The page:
afikomen? I can't continue the
service without it."
It is all so familiar!
Nobody else says anything. I
stand up slowly.
"What is it worth to you?" I
ask. Dare I do it?
I see the other kids watching
me. But Deborah's face is
different. Her eyes say to go
ahead.
"Name your price,"
Grandfather says seriously.
My knees shake. It is on the
tip of my tongue to say, "A pair of
new skates." I take a deep breath
and say instead, "The Russian
Jews. So they can have matzah for
their Passover."
There is a murmur in the
room. The other children gasp and
look shocked, even angry, as if
I've let them down. I feel
uncomfortable but hold up my
head and my eyes flash back.
Only Deborah looks at me with
love and I love her more than
ever.
The other kids make
comments to each other.
"What good is that?"
"Darned if I'd pass up
skates!"
"Think of a telescope!"
I don't know where to look.
But Grandfather says,
"Bargain accepted! I will contribute
the amount a pair of skates would
cost and, in your honor. And why
do you others look so
disappointed? Rebecca knows
what she is doing. We are proud
of her!"
When I walk over to hand the
matzah to him, I want to throw my
arms around him. To call me by
my real name says he looks on me
as a grownup right now. I see
tears in Mom's eyes. Daddy pats
her hand. Grandmother, sitting
next to Grandfather, touches my
cheek gently and says a Yiddish
expression. I don't understand but
I know she says it with love. The
hurt inside grows less. I come
back to my seat and sit down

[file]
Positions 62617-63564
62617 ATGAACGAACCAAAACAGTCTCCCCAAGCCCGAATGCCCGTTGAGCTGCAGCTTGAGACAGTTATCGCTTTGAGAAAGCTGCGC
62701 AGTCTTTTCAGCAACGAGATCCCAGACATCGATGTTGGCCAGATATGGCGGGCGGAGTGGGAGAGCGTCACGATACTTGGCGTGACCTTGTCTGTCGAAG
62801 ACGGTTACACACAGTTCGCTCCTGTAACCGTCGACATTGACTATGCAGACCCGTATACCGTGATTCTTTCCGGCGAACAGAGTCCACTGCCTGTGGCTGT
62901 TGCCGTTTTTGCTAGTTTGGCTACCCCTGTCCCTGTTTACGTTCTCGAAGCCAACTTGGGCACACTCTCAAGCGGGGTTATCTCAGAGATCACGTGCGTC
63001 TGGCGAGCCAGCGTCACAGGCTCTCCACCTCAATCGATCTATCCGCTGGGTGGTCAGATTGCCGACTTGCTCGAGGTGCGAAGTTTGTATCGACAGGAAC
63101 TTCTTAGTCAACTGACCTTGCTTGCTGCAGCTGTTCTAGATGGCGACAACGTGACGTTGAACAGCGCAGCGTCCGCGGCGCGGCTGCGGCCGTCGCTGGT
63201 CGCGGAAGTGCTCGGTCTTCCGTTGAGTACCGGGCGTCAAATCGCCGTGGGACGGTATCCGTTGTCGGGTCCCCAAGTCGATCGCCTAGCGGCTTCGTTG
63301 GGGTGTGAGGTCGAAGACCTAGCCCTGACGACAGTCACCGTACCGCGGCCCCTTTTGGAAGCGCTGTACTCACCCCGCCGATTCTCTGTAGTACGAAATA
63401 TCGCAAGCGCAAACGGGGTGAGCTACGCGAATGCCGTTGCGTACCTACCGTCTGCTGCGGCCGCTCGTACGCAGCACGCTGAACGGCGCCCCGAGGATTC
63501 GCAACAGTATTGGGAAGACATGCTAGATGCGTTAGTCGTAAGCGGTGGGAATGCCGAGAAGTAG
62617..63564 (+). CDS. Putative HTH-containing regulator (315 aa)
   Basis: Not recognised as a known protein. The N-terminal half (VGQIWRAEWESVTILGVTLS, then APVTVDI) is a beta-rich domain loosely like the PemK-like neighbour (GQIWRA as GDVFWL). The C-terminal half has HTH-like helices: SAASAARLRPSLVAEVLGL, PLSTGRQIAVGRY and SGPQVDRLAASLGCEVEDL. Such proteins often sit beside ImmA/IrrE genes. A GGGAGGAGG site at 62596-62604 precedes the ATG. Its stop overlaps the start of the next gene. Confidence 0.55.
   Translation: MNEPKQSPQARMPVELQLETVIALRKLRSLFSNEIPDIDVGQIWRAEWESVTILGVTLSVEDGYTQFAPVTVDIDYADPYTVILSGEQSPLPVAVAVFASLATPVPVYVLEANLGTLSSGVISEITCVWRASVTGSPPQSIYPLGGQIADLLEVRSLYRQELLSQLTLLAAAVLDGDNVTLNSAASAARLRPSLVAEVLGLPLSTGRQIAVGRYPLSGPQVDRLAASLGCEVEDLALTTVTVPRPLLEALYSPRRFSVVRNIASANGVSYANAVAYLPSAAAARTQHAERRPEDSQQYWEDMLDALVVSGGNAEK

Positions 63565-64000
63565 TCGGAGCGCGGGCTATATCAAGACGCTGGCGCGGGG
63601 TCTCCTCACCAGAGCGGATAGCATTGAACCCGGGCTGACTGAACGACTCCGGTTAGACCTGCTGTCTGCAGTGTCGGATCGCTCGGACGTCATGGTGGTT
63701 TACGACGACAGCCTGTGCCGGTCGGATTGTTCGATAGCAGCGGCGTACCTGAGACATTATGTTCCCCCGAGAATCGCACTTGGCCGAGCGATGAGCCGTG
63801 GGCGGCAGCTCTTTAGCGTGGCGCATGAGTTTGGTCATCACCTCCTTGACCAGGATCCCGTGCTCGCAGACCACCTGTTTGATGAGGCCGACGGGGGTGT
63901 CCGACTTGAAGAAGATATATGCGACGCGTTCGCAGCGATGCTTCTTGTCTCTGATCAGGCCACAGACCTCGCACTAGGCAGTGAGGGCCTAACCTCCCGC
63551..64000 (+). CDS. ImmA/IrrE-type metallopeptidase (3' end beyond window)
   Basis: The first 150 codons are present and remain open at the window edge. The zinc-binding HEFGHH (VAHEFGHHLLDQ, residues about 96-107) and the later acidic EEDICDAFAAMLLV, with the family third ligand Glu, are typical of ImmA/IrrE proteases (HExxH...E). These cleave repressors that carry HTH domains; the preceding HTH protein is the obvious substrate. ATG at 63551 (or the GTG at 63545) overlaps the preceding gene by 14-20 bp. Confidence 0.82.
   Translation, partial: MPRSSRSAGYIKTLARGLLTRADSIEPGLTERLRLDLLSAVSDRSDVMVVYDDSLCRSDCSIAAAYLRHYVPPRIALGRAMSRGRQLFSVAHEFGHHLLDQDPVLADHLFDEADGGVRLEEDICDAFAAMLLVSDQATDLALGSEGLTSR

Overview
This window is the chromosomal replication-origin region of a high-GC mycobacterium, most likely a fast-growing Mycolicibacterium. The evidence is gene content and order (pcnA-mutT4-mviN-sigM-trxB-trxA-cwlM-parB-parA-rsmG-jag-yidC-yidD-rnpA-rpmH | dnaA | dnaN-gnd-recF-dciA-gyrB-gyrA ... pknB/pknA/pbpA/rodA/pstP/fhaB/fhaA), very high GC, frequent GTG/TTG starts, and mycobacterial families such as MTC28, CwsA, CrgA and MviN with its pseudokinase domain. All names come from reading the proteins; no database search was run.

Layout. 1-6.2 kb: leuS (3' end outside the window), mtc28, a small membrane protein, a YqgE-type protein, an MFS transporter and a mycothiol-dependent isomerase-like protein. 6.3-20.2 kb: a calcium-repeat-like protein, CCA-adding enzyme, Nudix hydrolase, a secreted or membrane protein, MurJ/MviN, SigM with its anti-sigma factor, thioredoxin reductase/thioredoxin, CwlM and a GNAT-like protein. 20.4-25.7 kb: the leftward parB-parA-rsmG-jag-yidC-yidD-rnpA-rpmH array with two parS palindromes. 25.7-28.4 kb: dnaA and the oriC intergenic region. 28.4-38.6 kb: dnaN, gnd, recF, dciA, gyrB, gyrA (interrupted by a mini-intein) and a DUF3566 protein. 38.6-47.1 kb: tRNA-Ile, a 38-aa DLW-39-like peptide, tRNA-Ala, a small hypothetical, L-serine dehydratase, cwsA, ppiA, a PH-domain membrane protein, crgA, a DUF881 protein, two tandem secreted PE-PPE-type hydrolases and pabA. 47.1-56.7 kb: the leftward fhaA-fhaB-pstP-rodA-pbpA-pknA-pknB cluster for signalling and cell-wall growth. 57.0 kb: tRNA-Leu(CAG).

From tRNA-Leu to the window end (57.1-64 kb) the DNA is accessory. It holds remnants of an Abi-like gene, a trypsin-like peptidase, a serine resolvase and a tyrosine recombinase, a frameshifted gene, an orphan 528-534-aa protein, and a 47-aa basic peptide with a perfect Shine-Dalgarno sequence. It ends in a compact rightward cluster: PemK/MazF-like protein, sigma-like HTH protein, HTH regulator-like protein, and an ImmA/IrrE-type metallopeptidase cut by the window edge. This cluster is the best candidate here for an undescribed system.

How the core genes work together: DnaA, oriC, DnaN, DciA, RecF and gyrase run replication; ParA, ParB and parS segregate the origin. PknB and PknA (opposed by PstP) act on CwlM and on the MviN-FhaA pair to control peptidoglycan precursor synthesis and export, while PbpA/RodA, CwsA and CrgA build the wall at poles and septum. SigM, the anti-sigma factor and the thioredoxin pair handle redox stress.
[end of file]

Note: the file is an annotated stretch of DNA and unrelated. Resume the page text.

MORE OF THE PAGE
happy that it's over. Grandfather is
breaking the afikomen in little
pieces and giving one to each of
us.
Soon it will be time for Elijah.
He will understand. Doesn't he
care for us all? We say the
blessings and drink the wine.
Then Grandfather nods to me
and I walk proudly to the door.

Reprinted with permission of
Shofar Magazine.

I Names Reflect

Ancient, Modern Roots

By BETTY PROVIZER STARKMAN

The villages they lived in
became a source of names for the
Bene-lsrael Jews of India. They
added "kar" to the village name to
formulate a surname. The residents
of Pen became PENKAR. Those
from Rajpuri became RAJPURKAR.
MALAHKAR was taken by the
residents of Malah.
Hebrew biblical names were
popular given names among the
Bene-lsrael. By the turn of the
century, they began to "Indianize"
or modify these names to conform
to the style of the great Indian
community. Benjamin became
Banaji; Aaron became Haronji;
Solomon became Sulimanji.
"Bai" (meaning Miss or Mrs.)
was added to the scriptural female
first names. Ruth became Ruthbai,
Hannah became Hannahbai and
Miriam became Miriambai.
In 1980 there were still 140
families in China who were the
descendants of Kaifeng Jews. They
all use one of the following six
ancestral surnames: LI, ZHAO, Al,
GAO, JIN and SHI.
We have had an inquiry about